January 2011 | Philip Chacko
Jewel in the Chennai crown
Vijay Shrikent, general manager, Vivanta by Taj - Connemara, elaborates on the property's blend of colonial allure and contemporary amenities
The Taj brand architecture is fundamental to the way our business strategy unfolds. This includes becoming a significant global brand by creating differentiated brands across different customer segments. The Credit Suisse Research Institute recently ranked Taj Hotels Resorts and Palaces among the top 27 global great brands of tomorrow, and cited one of the key enablers for the Taj’s transformation and proliferation as the building of our different brands to help the company grow market share across segments.
The Connemara is Chennai’s only heritage hotel. Built in 1854, it has the art deco look and is today infused with the spirited style of Vivanta by Taj. Some of the standout features of our property are its central location; our lobby, which has a unique blend of the chic and the classic; spacious, well-appointed rooms with high ceilings and a distinct colonial character; and our beautiful poolside, which is set amid lush greenery. Additionally, the artefacts in our property and rooms lend an interesting heritage touch to the hotel.
We have a good mix of Indian and foreign nationals, averaging almost an equal number across the year. With all the new room inventory coming into Chennai, we follow a very robust ‘key account management’ process that involves strategies and action plans to aggressively target competition accounts, consciously protect retention accounts and progressively look for new accounts.
We are beginning to see occupancy figures climbing with the upswing from tourism, and this is being supplemented by occupancy from the business fraternity. It helps that the Tamil Nadu government is encouraging and supporting a diverse mix of industries, among them automobiles, information technology, leather, garments and financial services. This is a contributory factor in the optimistic outlook we have for the future.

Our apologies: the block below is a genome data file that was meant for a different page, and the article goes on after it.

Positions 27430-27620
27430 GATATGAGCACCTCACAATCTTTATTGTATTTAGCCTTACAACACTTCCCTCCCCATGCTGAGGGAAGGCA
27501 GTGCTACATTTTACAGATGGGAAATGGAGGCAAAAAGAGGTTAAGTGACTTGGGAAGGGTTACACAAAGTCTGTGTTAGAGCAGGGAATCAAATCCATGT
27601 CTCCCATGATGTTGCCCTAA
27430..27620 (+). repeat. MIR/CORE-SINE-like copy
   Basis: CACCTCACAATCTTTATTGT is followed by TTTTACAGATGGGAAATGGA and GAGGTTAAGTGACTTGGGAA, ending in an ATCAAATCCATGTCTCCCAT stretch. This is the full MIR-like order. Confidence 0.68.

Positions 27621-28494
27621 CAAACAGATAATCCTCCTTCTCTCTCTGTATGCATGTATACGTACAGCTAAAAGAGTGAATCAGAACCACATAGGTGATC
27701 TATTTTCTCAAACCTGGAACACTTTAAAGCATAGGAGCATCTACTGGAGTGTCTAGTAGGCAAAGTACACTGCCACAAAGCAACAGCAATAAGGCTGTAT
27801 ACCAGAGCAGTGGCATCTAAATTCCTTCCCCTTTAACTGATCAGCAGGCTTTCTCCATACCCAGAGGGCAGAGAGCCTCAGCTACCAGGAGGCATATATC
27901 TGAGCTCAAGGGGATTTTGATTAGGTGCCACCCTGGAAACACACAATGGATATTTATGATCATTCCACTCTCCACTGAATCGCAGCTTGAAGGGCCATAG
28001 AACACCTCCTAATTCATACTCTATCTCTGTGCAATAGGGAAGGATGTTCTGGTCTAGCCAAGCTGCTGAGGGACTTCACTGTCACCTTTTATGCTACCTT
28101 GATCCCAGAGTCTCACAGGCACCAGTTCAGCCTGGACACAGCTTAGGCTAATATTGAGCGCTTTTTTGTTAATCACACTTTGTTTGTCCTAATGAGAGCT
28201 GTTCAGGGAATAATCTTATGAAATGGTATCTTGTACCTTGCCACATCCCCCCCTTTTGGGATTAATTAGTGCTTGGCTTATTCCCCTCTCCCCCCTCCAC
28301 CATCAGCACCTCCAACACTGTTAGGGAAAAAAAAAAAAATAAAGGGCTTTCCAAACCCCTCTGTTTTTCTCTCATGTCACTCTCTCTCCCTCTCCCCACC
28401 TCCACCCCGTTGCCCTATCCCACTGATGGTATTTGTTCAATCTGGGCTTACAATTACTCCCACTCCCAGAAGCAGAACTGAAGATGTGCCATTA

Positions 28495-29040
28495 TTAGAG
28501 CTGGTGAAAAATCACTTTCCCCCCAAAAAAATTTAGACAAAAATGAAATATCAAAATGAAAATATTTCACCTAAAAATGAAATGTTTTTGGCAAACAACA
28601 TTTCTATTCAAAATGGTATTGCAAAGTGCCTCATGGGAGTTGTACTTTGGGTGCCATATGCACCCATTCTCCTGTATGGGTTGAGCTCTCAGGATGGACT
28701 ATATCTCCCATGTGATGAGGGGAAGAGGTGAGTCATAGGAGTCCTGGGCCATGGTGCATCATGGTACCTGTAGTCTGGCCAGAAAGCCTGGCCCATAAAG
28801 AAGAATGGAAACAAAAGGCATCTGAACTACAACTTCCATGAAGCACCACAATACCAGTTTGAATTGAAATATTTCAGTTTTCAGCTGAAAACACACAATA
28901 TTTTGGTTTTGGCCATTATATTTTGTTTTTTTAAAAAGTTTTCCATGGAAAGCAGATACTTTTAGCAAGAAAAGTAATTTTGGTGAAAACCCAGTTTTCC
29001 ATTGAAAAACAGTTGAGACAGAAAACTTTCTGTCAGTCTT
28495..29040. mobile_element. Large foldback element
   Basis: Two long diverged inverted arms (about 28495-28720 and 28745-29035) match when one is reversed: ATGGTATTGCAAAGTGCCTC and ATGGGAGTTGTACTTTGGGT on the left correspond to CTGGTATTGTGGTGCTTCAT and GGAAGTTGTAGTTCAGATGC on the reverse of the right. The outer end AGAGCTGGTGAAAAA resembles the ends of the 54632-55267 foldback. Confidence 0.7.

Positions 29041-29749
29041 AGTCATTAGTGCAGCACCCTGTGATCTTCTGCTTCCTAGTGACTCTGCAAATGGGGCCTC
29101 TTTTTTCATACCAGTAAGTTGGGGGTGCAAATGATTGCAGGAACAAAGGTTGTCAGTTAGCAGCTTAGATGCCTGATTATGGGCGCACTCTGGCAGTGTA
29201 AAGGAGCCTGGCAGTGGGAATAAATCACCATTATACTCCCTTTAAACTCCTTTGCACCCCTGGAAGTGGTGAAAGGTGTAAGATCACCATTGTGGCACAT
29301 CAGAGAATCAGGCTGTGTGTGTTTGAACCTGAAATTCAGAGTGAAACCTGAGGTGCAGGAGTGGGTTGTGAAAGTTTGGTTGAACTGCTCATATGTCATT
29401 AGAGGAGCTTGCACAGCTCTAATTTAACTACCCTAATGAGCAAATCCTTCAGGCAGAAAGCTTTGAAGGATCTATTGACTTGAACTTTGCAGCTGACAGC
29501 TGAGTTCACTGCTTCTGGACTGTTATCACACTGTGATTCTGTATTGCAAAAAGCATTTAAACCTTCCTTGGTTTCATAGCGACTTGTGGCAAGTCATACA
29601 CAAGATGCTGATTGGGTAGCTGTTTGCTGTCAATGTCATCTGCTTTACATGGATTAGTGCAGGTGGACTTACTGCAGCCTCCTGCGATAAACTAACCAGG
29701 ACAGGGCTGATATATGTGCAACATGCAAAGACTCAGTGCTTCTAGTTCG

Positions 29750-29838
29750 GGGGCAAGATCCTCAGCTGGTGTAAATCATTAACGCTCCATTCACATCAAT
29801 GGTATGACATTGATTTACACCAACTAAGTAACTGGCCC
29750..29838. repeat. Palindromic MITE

significant business from travel agents.
The biggest challenge is maintaining and preserving the antiquity of our property. We are constantly working on this while upgrading ourselves by reinventing our food and beverage offerings, which create an enticing food corridor by offering the best in world cuisine.
We foresee the Connemara standing out in the clutter of competition through the sheer appeal of its elegance. All our future plans, in terms of the overall product and activities, are channelled in this direction.
The banquet halls at the Connemara have witnessed some of the most memorable entertainment and social evenings the city has ever hosted. In one of our halls we have a grand piano as an endearing relic of a glorious past.
More than a hotel
The Connemara — as the folks in Madras (now Chennai) have come to know it — began its remarkable life way back in 1854 as the Imperial Hotel. This became the Albany in 1886 and, four years later, morphed into the Connemara, named after the title of the Baron of Connemara, Robert Bourke, the governor of Madras from 1886 to 1890 and one of the shapers of the city in its early days. Lord Connemara, as The Madras Mail of November 27, 1890, has it, "ruled the land, lived his little span and then passed away, neither unregretted nor unsung".
The Connemara has aged a lot better, becoming one of the great hotels of Asia, spoken of in the same breath as the Taj in Bombay, the Great Eastern in Calcutta, the Gale Face in Colombo and the Raffles in Singapore. Its ownership passed through different hands and its façade and interiors changed with the years, but the Connemara retained the allure that has always characterised it, enhanced by the colonial legacy of which it was born and enlivened by the city that it has embellished with its magisterial presence.
Today the Connemara is a modern hotel in every sense of the word, but this modernity is meshed with a sense of history and custom in a manner that few structures, devoted to the care and well-being of visitors and guests, can boast. The legend that once spanned the entrance of the hotel could scarcely have been better suited:
Nor fame I slight, nor for her favours call,